Ten people hospitalised after typhoid outbreak in Auckland
Ten people have been hospitalised after a typhoid outbreak in Auckland and more cases are expected.
Both children and adults have been affected and those being treated were from Mt Roskill, Manurewa and Blockhouse Bay, at this stage. Health experts were not sure of the origin of this latest outbreak but said it was likely to have been brought into the country from Asia or the Pacific.
Typhoid is a serious illness and is potentially fatal, but it can be treated with antibiotics.
Medical Officer of Health Dr David Sinclair said he would not be "surprised if there were more cases". The first cases were notified at the end of last week.
The Auckland Regional Public Health Service (ARPHS) is tracing people who have been in contact with the confirmed cases and is following usual protocols to control the spread of the disease.
ARPHS provides public health services on behalf of the three district health boards that cover Auckland.
Sinclair said typhoid is spread primarily through water and food but can be spread person to person. Large outbreaks were uncommon in New Zealand.
The last major outbreak was in 2013 but in general there were about 20 to 30 cases a year.
He said the latest outbreak was likely from returning travellers.
"The most likely thing that's happened is somebody coming back and there's been some spread in their group."
Sinclair said good basic hand-washing is one of the best means of protecting yourself.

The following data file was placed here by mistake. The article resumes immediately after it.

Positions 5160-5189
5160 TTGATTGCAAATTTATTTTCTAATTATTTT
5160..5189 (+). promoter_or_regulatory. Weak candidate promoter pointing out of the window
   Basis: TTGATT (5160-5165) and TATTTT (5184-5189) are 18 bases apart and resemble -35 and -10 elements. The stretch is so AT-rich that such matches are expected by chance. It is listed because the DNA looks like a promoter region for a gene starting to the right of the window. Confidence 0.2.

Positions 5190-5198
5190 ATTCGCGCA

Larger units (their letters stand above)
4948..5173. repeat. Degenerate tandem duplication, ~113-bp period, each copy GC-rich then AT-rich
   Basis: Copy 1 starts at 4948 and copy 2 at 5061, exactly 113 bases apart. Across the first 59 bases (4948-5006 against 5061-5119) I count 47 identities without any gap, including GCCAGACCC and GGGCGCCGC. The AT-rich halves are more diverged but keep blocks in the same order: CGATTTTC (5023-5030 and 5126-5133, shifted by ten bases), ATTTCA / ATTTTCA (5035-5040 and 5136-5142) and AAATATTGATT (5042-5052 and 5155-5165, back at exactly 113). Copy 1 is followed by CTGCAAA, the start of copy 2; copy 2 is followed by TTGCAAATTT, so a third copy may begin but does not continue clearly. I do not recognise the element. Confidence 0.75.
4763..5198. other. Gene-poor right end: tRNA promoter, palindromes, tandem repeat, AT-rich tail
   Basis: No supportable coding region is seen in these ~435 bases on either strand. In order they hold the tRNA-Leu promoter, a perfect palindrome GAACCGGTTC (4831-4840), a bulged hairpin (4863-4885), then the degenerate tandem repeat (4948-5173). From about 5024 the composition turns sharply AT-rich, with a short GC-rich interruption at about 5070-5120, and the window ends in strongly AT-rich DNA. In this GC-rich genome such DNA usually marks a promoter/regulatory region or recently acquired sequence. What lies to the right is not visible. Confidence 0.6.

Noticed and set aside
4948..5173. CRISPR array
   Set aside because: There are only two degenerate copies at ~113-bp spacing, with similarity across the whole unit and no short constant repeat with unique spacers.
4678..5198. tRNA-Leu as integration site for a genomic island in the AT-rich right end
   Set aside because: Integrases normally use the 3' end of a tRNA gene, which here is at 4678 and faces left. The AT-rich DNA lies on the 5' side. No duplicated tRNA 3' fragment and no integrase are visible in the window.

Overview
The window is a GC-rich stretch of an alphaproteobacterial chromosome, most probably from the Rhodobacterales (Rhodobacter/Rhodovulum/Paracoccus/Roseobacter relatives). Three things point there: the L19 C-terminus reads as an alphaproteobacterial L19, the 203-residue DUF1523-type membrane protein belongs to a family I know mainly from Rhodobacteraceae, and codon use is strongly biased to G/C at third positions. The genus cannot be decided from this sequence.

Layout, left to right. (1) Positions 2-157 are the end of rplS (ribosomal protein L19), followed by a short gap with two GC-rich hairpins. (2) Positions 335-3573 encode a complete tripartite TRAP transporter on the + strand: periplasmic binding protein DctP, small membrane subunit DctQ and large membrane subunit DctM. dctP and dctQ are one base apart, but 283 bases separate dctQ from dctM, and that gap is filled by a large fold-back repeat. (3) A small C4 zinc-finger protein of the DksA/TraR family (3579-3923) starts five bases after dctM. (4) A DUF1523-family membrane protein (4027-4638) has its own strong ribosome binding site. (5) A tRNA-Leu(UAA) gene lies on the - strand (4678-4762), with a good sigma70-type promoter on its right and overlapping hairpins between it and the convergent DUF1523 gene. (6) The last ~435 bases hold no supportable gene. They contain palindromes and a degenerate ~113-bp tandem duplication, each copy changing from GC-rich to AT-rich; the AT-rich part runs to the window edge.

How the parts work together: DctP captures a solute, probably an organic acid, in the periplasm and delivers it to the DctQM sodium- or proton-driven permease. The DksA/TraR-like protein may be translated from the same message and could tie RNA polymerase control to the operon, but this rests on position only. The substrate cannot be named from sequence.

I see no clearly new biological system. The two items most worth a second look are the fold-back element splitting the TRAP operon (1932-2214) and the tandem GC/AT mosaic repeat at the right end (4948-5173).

ARPHS has alerted the health sector to the outbreak.
Sinclair urged anyone with those symptoms who was feeling very unwell to see their doctor or an after-hours clinic.
Typhoid is a fever caused by infection with salmonella typhi bacteria.
Symptoms include a high fever developing over several days, headaches, general weakness and muscle aches. Stomach pain and constipation are also common but some people get diarrhoea.
The disease is spread by eating or drinking food or water that has been contaminated with the faeces of an infected person.
University of Otago Professor of Public Health Michael Baker said in general New Zealand had been successful at eradicating typhoid.
Typhoid rates declined during the 20th century due to improved sanitation and the use of antibiotics, however there are still millions of new cases worldwide each year.
Infections resulted in about 149,000 deaths in 2015 - the last year for which figures were available.
Those figures were collated as part of the Global Burden of Disease study which was published in the Lancet medical journal.
Typhoid is most common in India.